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May 04, 2011

Disc Sales Enter Era of New Reality

So what’s really going on here? The news that Osama Bin Laden had been killed put everything else on the media’s back burner, including the Southern tornadoes and, of course, our own industry report on first-quarter sales and rental numbers. The few stories that did surface blew right through the box office correlation – disc sales were down 20%, while the collective box office earnings of those films was down 25% —  and jumped right back into their “discs are dying” mantra.

“Down, down, to obsolescence town – that might just be the broad-view takeaway from Los Angeles-based Digital Entertainment Group's recent sales report, which suggests new DVD sales in the U.S. plunged 20% over the past 12 months,” said Time magazine.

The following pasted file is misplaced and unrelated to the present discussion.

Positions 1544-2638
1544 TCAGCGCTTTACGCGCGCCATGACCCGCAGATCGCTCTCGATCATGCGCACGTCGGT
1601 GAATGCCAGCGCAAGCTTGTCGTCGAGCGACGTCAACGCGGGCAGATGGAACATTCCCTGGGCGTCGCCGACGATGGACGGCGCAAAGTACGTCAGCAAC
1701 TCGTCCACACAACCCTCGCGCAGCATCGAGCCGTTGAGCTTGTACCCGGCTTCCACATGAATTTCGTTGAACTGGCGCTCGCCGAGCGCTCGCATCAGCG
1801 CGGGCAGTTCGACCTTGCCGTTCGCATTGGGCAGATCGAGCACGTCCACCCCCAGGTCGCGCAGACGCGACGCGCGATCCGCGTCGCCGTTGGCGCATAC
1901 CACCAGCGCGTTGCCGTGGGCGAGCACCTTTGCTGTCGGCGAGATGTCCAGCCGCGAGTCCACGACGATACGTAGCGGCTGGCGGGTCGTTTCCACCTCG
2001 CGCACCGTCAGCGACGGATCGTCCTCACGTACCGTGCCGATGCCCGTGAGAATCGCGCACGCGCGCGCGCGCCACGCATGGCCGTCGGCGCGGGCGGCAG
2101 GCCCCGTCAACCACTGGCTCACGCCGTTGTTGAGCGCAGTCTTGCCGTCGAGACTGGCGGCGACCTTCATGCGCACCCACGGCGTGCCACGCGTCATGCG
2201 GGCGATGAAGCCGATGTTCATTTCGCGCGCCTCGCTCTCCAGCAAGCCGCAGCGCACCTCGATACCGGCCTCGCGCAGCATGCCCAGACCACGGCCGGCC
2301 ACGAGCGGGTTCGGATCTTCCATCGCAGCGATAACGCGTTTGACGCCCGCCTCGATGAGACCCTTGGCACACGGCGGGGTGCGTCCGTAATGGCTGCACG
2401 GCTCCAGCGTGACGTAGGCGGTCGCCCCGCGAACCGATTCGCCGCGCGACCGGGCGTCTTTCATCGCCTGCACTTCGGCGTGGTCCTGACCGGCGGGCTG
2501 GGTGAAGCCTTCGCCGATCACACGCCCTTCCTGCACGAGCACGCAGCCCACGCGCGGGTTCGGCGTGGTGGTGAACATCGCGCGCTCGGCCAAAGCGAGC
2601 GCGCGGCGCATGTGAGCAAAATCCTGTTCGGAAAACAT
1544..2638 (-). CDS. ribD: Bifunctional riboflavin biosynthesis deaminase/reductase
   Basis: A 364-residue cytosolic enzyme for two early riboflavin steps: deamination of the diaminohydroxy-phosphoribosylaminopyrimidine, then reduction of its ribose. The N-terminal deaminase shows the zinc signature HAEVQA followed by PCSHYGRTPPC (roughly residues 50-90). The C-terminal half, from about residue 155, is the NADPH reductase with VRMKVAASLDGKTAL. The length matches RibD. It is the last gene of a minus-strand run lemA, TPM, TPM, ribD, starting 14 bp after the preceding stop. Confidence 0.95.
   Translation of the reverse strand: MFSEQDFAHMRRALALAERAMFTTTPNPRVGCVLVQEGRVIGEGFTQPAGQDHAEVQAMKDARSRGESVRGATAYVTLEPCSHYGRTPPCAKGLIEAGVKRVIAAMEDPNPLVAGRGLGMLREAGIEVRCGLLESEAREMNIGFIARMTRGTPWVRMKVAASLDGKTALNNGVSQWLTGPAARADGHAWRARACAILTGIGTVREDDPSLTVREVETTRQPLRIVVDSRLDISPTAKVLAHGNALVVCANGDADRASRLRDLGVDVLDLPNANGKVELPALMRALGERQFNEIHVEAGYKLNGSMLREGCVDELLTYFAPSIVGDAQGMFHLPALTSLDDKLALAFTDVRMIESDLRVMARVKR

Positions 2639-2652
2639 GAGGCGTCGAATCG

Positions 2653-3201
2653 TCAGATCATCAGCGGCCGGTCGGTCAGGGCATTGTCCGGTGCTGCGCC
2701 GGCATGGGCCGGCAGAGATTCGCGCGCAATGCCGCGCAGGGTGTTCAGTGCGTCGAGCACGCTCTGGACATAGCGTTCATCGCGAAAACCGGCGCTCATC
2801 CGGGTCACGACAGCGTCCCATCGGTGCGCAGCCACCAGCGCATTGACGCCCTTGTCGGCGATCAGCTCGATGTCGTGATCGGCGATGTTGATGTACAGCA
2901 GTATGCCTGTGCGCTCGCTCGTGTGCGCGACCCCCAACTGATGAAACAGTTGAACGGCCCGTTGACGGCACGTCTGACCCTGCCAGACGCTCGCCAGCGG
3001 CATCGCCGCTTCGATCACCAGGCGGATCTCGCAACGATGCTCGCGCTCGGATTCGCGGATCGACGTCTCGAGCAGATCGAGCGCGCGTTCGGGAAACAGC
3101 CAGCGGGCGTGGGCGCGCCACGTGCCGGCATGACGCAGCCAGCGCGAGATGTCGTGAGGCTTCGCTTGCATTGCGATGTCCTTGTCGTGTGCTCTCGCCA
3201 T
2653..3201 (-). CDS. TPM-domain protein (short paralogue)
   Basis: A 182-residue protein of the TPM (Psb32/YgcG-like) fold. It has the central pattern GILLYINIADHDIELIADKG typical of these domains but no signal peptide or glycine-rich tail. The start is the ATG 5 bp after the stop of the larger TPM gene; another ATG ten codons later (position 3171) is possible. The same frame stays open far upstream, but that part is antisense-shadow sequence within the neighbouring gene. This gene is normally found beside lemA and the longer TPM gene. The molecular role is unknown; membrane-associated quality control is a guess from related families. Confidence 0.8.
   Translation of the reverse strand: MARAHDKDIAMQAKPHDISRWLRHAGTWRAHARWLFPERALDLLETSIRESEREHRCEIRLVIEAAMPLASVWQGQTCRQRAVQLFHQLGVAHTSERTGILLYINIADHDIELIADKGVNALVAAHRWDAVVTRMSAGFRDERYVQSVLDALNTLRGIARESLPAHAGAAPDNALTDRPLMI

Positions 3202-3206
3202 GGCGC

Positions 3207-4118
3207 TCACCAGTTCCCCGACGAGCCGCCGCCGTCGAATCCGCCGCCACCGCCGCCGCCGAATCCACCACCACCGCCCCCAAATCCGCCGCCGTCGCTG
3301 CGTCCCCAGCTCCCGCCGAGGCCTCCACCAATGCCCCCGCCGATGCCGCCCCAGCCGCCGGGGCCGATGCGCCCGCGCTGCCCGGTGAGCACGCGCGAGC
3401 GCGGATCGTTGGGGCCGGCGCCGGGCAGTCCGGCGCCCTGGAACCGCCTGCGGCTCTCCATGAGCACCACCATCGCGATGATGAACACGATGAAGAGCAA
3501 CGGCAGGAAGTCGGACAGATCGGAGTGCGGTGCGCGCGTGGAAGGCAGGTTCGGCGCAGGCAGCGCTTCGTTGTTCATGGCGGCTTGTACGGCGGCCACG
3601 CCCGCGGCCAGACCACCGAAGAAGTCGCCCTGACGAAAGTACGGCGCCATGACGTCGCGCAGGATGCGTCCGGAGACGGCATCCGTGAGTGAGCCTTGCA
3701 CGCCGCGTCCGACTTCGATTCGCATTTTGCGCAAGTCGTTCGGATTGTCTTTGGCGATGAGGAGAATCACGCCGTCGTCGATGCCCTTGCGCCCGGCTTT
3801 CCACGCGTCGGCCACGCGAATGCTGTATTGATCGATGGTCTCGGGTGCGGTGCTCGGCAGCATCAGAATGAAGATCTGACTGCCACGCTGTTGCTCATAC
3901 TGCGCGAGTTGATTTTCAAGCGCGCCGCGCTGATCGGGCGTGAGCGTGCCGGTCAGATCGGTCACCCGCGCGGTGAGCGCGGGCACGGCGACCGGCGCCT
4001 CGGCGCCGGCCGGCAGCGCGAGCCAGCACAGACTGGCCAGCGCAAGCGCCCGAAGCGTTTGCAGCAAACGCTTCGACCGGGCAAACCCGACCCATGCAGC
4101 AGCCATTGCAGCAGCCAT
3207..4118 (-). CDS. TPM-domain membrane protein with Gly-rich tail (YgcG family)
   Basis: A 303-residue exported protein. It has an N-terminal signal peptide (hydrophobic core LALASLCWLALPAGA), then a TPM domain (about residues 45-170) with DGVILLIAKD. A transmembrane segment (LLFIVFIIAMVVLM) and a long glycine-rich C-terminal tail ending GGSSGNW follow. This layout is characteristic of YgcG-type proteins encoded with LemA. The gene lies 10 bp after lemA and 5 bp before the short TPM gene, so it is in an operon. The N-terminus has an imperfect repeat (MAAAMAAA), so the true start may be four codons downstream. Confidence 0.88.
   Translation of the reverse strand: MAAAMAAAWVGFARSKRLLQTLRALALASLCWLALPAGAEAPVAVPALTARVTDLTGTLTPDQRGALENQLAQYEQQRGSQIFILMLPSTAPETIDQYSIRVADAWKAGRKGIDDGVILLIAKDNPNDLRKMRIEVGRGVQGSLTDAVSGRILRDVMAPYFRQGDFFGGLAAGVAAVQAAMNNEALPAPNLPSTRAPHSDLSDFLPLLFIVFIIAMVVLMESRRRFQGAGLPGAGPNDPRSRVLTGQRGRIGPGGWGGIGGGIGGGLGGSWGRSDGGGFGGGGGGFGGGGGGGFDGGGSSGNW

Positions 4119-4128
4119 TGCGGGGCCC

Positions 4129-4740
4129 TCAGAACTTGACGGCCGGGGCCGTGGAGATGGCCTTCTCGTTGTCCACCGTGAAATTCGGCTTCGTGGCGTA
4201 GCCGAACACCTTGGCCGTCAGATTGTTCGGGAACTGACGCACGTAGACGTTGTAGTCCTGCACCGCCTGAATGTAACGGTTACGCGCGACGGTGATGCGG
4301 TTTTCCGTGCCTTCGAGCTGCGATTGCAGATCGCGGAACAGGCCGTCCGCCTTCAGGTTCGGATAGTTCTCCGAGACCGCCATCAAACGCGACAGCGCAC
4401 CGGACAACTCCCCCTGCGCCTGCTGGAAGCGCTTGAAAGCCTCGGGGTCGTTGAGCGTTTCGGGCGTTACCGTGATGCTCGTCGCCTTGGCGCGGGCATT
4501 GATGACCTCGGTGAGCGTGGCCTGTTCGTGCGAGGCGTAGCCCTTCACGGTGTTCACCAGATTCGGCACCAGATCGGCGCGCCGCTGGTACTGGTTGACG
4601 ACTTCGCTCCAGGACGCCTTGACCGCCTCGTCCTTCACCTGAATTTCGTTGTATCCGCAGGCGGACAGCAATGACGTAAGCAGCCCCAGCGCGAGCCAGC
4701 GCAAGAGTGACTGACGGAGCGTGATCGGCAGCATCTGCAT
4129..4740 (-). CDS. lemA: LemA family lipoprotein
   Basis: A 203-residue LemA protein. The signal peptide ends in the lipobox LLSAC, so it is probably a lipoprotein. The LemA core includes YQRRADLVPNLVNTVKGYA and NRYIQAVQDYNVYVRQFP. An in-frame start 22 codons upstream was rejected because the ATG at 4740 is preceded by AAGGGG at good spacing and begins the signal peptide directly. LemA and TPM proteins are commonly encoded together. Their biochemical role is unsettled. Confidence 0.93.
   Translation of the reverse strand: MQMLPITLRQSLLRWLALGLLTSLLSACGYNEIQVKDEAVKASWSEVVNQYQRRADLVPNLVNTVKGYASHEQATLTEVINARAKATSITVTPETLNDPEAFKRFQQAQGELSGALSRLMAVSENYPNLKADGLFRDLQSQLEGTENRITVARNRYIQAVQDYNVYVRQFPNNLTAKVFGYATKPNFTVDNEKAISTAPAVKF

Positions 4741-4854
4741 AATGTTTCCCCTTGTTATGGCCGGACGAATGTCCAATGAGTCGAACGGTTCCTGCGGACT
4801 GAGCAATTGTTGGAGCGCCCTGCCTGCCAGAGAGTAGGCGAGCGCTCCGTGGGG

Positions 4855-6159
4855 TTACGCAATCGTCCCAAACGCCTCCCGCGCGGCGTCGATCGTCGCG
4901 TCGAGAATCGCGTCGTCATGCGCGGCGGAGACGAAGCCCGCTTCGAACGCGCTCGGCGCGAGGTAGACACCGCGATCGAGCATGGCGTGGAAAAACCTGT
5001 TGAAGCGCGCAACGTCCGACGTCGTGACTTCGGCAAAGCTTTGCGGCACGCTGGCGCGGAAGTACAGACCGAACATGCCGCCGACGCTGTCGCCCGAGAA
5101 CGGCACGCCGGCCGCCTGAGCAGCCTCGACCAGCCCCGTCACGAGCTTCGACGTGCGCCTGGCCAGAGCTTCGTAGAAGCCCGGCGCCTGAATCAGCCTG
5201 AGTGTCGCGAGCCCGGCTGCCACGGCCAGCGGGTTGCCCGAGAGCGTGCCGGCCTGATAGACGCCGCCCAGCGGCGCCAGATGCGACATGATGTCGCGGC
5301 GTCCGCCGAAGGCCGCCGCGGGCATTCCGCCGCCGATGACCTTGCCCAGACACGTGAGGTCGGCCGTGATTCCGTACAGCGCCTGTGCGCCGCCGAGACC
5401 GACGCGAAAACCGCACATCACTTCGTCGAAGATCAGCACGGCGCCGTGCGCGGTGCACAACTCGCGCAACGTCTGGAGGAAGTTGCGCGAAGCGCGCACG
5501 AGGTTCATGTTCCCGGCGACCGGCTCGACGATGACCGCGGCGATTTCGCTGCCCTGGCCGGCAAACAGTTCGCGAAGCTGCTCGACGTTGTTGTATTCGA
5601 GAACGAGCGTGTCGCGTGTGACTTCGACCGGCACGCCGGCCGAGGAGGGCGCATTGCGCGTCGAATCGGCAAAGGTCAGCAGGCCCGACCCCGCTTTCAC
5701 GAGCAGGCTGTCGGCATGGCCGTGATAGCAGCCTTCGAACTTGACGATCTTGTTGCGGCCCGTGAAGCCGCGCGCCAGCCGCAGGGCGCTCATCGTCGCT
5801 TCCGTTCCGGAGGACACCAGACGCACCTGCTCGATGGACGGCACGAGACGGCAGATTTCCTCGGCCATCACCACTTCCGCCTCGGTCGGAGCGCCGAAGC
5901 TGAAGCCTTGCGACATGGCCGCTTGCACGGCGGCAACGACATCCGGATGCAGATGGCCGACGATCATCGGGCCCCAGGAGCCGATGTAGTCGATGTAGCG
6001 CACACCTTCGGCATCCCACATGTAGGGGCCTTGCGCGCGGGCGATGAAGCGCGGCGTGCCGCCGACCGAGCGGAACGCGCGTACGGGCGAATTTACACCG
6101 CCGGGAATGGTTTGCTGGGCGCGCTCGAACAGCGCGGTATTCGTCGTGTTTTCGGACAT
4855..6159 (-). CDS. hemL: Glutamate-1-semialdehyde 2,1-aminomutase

"Disc sales drop 20% as streaming video begins to take over,” observed USA Today.

And a blog posting in PC World proclaimed “DVDs are one step closer to extinction.”

Most stories reported the decline in box office value, as well as the absence of the Easter holiday shopping season in the first quarter of 2011. But no one gave either of those factors any credence, and why should they? It didn’t fit in with their preconceived notion that the disc business is dead.

The truth is, box office is very much a factor in the home video business, especially now that the business is primarily sellthrough. Back in the old days when rental dominated, mediocre theatrical performers tended to perform better on video, but these days, there’s a direct connection, and one that makes sense – if you’re not going to spend $10 to see a film in the theater, you sure aren’t going to plunk down $15 to own it.